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America Is Stuck With the Death Penalty for (At Least) a Generation

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With Justice Anthony Kennedy's retirement, the national fight to abolish capital punishment will have to go local.
When the Supreme Court revived capital punishment in 1976, just four years after de facto abolishing it, the justices effectively took ownership of the American death penalty and all its outcomes. They have spent the decades since then setting its legal and constitutional parameters, supervising its general implementation, sanctioning its use in specific cases, and brushing aside concerns about its many flaws.
That unusual role in the American legal system is about to change. With Justice Anthony Kennedy’s retirement from the court this summer, the Supreme Court will lose a heterodox jurist whose willingness to cross ideological divides made him the deciding factor in many legal battles. In cases involving the Eighth Amendment’s prohibition against cruel and unusual punishment, his judgment often meant the difference between life and death for hundreds of death-row pr…

Barbados death penalty unlawful

Barbados
The Caribbean Court of Justice has ruled out the mandatory death sentences on persons convicted of murder in Barbados because such a practice is unconstitutional.

The Trinidad and Tobago based CCJ made this ruling while delivering decisions Wednesday in the consolidated cases of two convicted persons, Jabari Sensimania Nervais and Dwayne Omar Severin, who in their appeals challenged the murder convictions and the constitutionality of the mandatory death sentence for murder in Barbados.

The CCJ, the institution of final jurisdiction for Barbados stated, “a section of the [Barbados] Offences Against the Person Act was unconstitutional because it provided for a mandatory sentence of death.”

The CCJ indicated that both men however had their appeals against their convictions dismissed and it “ordered that the appellants be expeditiously brought before the [Barbados] Supreme Court for resentenci­ng.”

The CCJ stated that before examining the issues raised by the appeal, it “considered the state of the mandatory death penalty in Barbados for murder and found that it was indisputable that the nation, through its actions, had acknowledged that it had an obligation to remove such mandatory sentence under section two of the Offences against the Person Act.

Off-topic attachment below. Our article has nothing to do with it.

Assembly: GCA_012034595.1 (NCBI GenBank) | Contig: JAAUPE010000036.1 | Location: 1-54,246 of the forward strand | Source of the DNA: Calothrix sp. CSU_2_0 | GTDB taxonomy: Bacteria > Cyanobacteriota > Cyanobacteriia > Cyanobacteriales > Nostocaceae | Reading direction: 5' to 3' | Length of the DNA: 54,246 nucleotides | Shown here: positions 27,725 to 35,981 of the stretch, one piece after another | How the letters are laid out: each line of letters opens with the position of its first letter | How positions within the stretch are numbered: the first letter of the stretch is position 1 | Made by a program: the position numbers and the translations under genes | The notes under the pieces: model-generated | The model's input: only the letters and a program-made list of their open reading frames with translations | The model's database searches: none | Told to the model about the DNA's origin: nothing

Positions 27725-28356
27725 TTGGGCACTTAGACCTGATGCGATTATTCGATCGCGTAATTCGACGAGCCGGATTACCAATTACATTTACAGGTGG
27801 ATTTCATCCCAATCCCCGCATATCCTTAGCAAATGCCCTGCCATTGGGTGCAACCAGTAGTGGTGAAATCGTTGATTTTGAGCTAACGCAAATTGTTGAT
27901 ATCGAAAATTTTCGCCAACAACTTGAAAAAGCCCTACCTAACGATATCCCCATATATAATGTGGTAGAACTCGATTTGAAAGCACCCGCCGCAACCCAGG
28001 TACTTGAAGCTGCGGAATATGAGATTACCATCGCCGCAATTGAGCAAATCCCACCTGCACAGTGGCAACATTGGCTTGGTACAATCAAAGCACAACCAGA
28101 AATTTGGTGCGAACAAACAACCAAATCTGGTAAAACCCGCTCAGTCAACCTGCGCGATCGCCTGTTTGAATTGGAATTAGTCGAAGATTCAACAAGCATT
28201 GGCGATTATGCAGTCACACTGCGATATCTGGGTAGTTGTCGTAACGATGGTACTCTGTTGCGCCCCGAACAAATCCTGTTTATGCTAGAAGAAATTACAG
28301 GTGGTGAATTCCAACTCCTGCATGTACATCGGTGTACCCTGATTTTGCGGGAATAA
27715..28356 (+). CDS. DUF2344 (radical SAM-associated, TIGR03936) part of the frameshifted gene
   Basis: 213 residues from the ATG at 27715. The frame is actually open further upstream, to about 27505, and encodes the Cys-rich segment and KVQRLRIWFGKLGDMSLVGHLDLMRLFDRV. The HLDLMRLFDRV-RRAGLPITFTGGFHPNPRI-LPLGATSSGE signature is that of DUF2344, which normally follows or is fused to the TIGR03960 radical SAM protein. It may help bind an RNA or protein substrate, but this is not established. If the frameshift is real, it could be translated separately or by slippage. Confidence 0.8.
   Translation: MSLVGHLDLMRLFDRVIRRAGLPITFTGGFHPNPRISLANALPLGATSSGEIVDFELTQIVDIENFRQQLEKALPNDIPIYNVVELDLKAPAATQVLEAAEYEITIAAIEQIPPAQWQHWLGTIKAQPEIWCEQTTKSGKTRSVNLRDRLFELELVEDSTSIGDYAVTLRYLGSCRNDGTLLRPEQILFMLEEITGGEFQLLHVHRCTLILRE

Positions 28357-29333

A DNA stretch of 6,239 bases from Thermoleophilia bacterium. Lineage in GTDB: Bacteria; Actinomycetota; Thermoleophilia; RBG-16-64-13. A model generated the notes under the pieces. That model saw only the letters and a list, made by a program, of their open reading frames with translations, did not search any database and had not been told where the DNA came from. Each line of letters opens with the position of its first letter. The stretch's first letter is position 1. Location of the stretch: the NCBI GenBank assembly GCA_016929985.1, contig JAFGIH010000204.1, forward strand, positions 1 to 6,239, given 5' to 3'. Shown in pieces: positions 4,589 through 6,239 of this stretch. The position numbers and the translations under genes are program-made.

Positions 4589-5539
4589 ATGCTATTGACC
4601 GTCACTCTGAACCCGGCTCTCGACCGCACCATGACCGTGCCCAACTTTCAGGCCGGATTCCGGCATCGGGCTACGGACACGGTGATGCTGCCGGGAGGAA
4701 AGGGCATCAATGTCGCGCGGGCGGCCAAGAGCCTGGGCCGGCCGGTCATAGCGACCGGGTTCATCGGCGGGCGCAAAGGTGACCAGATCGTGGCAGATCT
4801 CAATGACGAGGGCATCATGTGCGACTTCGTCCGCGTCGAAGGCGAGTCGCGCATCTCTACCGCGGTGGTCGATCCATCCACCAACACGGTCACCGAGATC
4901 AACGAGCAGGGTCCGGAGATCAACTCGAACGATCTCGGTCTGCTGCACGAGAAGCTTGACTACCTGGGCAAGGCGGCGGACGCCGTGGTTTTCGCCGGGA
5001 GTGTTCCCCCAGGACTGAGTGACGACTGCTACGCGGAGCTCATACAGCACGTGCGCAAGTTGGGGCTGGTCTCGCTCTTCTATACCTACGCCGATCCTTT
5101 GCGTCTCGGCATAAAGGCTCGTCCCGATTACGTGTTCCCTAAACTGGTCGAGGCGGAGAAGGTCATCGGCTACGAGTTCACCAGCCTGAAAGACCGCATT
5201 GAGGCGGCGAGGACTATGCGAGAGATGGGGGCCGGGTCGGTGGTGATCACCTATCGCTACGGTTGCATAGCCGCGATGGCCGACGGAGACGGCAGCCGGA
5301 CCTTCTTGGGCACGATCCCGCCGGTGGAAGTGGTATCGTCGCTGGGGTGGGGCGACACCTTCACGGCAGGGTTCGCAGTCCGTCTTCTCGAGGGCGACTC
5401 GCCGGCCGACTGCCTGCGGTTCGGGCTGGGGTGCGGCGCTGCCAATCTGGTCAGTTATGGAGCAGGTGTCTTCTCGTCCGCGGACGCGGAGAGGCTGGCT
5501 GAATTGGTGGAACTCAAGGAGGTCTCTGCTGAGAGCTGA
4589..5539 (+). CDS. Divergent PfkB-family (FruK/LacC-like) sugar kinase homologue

“Barbados had also given undertakings to the CCJ and the Inter American Court of Human Rights to rectify the mandatory sentence which was reflected in the Barbados Privy Council’s consistent commutation of the mandatory death penalty.

“The CCJ held that section 11 of the Constitution, which gives the right to protection of the law, was enforceable. The CCJ found that the mandatory death penalty breached that right as it deprived a court of the opportunity to exercise the quintessential judicial function of tailoring the punishment to fit the crime.”

According to CCJ information, on Feb. 21, 2012 the First Appellant, Jabari Sensimania Nervais (“Nervais”), was convicted of the murder of Jason Burton and sentenced to death in accordance with section two of the Offences Against the Persons Act (“OAPA”), Cap 141. The Court of Appeal, comprising Mason, Burgess and Goodridge JJA, dismissed his appeal against conviction and sentence on May 17, 2017.

On May 28, 2014, the Second Appellant, Dwayne Omar Severin (“Severin”) was convicted of the murder of Virgil Barton and sentenced to death in accordance with section two of the OAPA. The Court of Appeal, comprised of Sir Marston Gibson, Chief Justice, Mason and Goodridge JJA, dismissed his appeal against conviction and sentence on May 17, 2017.

These are the last judgments that Sir Dennis Byron will deliver as CCJ president as he will demit office on July 4, 2018, CCJ stated.

Source: caribbeanlifenews.com, George Alleyne, June 29, 2018


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"One is absolutely sickened, not by the crimes that the wicked have committed,
but by the punishments that the good have inflicted." -- Oscar Wilde

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